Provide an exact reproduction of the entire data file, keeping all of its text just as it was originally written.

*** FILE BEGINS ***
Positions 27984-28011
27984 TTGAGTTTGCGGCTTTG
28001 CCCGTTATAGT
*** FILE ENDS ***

Positions 27984-28011
27984 TTGAGTTTGCGGCTTTG
28001 CCCGTTATAGT